Some people think the way to stand out in a job interview is to get all the answers right. To do this, they plan a response for every common interview question, make mental lists of key points to mention, and prepare to discuss the smallest details of their past jobs. This is a solid approach for any interview, but don’t forget to plan for when the hiring manager asks, “Do you have any questions for me?”
If you’ve focused all of your energy on having your answers ready, you might miss this opportunity to make a strong impression. Here’s why asking smart questions during a job interview matters:
- It shows you’ve done your homework. Whether it’s asking about their mission, recent company news, or trends in their industry, this is a chance to demonstrate that you are serious about the opportunity and you made an extra effort to prepare for the interview.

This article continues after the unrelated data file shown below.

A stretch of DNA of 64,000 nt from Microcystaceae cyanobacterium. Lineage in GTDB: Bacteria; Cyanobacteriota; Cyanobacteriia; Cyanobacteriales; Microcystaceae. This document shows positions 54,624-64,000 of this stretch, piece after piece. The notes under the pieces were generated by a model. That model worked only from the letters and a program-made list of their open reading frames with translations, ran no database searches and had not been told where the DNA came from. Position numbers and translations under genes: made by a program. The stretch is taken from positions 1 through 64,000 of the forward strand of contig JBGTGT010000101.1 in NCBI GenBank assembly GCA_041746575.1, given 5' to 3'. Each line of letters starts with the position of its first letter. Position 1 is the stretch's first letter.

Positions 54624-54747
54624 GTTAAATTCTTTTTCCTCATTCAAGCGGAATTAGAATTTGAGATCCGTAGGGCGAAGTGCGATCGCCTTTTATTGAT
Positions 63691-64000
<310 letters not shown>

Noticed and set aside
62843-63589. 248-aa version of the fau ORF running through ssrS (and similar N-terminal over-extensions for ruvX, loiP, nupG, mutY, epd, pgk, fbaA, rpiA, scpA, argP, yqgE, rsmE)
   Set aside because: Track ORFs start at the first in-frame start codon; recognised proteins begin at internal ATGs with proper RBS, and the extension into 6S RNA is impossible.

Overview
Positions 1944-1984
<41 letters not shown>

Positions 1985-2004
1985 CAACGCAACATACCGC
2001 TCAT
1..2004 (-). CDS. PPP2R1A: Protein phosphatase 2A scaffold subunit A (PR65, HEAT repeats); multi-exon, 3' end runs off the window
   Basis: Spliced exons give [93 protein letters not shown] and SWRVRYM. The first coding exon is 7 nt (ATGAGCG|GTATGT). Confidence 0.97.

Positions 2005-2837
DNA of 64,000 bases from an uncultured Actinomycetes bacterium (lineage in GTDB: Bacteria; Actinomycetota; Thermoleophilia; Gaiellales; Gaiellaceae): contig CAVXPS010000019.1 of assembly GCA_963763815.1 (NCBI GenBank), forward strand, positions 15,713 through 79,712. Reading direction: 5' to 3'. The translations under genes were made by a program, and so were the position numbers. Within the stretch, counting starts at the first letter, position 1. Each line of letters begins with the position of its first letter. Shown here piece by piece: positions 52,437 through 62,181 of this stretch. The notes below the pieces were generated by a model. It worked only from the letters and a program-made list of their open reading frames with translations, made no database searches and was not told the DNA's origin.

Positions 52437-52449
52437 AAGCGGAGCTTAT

- You can learn more about the company you’re applying to. While an interview is often seen as their chance to see if you’re the right fit for their team, it’s also your chance to see if the job is the right fit for you. How does the company measure success for the position you’re applying for? What challenges should you expect if you’re selected for the job? Ask the interviewer what they like about working at the company. You may learn something that makes your choice easier.
- It allows you to build rapport with the interviewer. Hiring Managers tend to remember people more than resumes. Asking questions shifts the dynamic, and can make it feel more like a conversation between two people rather than a performance-based test between interviewer and interviewee.
What are the best questions to ask? It depends on the job, the company, and what you’ve already discussed in the interview (as you don’t want to ask about something they previously covered). It’s best to avoid “what’s in it for me” questions (such as expected salary, or when you’ll be eligible for vacation time) and instead, ask questions that show you understand the job requirements and you’re genuinely interested in the position and the company.